Olin Hall 102
Ph.D., Cellular Physiology and Molecular Biophysics, University of Texas Medical Branch
M.S., Wildlife and Fisheries Sciences, Texas A&M University
B.S., Marine Biology, Texas A&M University
Erich Stabenau is a comparative physiologist who is interested in the function of animal cells, organs, and organ systems when faced with various environmental challenges. His research has utilized lower vertebrates including sea turtles, snakes, and frogs, and higher level vertebrates including various rodent species. His research program at Bradley has involved 10 graduate students and over 75 undergraduate students. Dr. Stabenau received the First Year Faculty Award (1996) and the Caterpillar New Faculty Achievement Awards for Teaching (1999) and Scholarship (1999).
Dr. Stabenau’s teaching includes courses for biology students (BIO 150, BIO 250, BIO 260, BIO 381, BIO 525, BIO 575 (Medical Physiology)), service load courses for graduate nurse anesthetists (BIO 525, BIO 526, and BIO 527), and general education courses (BIO 101, BIO 300).
Dr. Stabenau’s research laboratory currently investigates the roles of contaminant exposure, either environmental in the case of pyrene or induced as in the case of cocaine. We initiated a study at Bradley University in 1999 to investigate the effects of pyrene exposure on leopard frogs after identifying high levels of polycyclic aromatic hydrocarbons in Illinois River sediment. His group examined the effect of the agent on muscle contraction (including assessment of mitochondrial function) and skin permeability (including investigating potential alterations of Na+ reabsorption across the epithelial tissue). His second focus is how cocaine/hypoxic exposure affects neural tissue (cell volume, mitochondrial function, neurotrophic factor production) and body temperature regulation in juvenile rats. This project is related to the exceptional increase in juvenile cocaine use as reported by the National Institute on Drug Abuse. In addition to these projects, the laboratory is examining the cell volume regulation in frog and rodent hepatocytes. Thus, the laboratory uses molecular, biochemical and physiological techniques to examine the mechanisms and functional significance of hypoxia in animals, and investigate the physiology of membrane transport of ions, water and gases in erythrocytes and gas exchange organs.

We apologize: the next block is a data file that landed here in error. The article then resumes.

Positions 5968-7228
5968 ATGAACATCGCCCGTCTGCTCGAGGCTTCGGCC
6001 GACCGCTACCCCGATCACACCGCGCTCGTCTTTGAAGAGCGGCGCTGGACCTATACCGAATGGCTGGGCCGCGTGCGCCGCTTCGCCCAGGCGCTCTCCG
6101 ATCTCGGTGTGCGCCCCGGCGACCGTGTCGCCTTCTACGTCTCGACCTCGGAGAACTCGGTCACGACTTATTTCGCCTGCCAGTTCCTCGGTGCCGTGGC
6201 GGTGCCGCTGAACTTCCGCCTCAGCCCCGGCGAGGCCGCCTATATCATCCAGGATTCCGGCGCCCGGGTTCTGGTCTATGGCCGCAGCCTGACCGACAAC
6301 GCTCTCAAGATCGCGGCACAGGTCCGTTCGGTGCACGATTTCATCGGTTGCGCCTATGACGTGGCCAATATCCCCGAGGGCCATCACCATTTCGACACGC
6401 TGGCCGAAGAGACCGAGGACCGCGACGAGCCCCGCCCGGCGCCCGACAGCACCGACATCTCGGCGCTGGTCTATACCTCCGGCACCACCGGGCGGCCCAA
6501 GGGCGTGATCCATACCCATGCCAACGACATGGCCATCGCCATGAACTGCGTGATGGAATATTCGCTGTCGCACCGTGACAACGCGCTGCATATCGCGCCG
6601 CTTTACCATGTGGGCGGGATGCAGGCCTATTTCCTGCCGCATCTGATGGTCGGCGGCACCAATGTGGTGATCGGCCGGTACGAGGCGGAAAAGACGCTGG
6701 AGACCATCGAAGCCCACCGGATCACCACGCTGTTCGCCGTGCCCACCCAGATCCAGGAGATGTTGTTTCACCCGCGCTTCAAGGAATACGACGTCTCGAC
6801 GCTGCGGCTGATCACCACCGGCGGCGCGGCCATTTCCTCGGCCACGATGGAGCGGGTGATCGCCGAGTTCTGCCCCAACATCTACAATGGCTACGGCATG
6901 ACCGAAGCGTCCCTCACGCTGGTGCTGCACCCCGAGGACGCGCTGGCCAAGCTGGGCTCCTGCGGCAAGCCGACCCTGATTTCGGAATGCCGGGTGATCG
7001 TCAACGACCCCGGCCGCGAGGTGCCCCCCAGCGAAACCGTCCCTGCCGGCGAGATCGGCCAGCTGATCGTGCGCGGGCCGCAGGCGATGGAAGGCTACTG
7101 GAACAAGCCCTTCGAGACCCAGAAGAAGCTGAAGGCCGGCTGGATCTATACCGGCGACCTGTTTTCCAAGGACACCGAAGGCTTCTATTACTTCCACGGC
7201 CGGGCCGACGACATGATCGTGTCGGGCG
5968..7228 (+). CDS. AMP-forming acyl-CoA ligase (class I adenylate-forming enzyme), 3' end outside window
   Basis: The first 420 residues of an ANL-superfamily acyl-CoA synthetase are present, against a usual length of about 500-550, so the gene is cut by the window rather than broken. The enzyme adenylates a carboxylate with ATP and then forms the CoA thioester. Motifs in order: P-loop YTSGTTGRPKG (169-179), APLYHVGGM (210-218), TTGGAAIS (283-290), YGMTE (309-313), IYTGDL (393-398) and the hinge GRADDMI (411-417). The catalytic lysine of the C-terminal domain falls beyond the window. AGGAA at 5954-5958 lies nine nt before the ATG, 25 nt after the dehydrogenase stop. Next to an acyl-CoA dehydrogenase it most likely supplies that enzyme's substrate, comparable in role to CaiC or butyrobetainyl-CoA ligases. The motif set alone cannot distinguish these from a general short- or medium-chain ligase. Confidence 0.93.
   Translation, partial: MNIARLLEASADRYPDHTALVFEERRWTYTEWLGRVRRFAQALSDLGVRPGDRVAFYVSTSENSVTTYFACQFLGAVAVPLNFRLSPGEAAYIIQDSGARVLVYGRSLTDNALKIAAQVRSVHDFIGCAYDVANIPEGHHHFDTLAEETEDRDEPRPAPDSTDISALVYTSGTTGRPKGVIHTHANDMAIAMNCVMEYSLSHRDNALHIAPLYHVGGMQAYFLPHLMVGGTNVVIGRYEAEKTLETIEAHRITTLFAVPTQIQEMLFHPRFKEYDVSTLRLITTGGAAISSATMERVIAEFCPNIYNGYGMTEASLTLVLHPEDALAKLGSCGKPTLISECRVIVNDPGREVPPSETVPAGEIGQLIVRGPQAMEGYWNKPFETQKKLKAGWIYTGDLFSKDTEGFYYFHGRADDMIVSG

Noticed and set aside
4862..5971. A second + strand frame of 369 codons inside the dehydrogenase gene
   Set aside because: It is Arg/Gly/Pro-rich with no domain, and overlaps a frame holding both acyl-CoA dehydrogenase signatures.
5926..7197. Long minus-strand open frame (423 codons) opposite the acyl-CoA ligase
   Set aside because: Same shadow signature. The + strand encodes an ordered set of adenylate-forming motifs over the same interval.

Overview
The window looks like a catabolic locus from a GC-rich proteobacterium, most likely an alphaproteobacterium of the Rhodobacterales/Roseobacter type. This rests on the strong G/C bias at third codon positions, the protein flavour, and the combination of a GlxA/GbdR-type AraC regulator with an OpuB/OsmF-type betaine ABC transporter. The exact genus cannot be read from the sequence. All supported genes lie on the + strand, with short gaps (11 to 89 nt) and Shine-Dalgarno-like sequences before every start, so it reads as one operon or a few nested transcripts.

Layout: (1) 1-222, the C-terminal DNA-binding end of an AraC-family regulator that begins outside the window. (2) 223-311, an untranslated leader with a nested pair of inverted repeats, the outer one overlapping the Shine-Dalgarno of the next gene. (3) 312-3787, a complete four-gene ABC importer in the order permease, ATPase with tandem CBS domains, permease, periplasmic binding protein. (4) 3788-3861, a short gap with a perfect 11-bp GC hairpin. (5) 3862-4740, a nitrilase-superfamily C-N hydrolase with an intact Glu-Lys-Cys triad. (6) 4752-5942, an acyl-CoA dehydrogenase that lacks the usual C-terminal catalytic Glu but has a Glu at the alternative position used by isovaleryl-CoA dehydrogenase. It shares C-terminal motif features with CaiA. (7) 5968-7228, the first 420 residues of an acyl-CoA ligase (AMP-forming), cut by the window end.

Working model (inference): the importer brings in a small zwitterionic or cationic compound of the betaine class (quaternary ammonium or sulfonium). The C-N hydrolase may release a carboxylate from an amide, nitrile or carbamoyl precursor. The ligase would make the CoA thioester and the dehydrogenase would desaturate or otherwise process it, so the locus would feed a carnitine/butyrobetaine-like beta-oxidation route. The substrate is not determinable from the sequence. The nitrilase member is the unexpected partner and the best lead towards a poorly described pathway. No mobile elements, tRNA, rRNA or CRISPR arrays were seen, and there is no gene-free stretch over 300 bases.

Dr. Stabenau has been the chair of the Biology Department since 2005. In addition, he served as the OTEFD Director for Research Development from 2001-2007. Dr. Stabenau was co-director of the Criterion 6 assessment committee during the 2009-2010 NCA accreditation visit, and has served on numerous other department and university committees.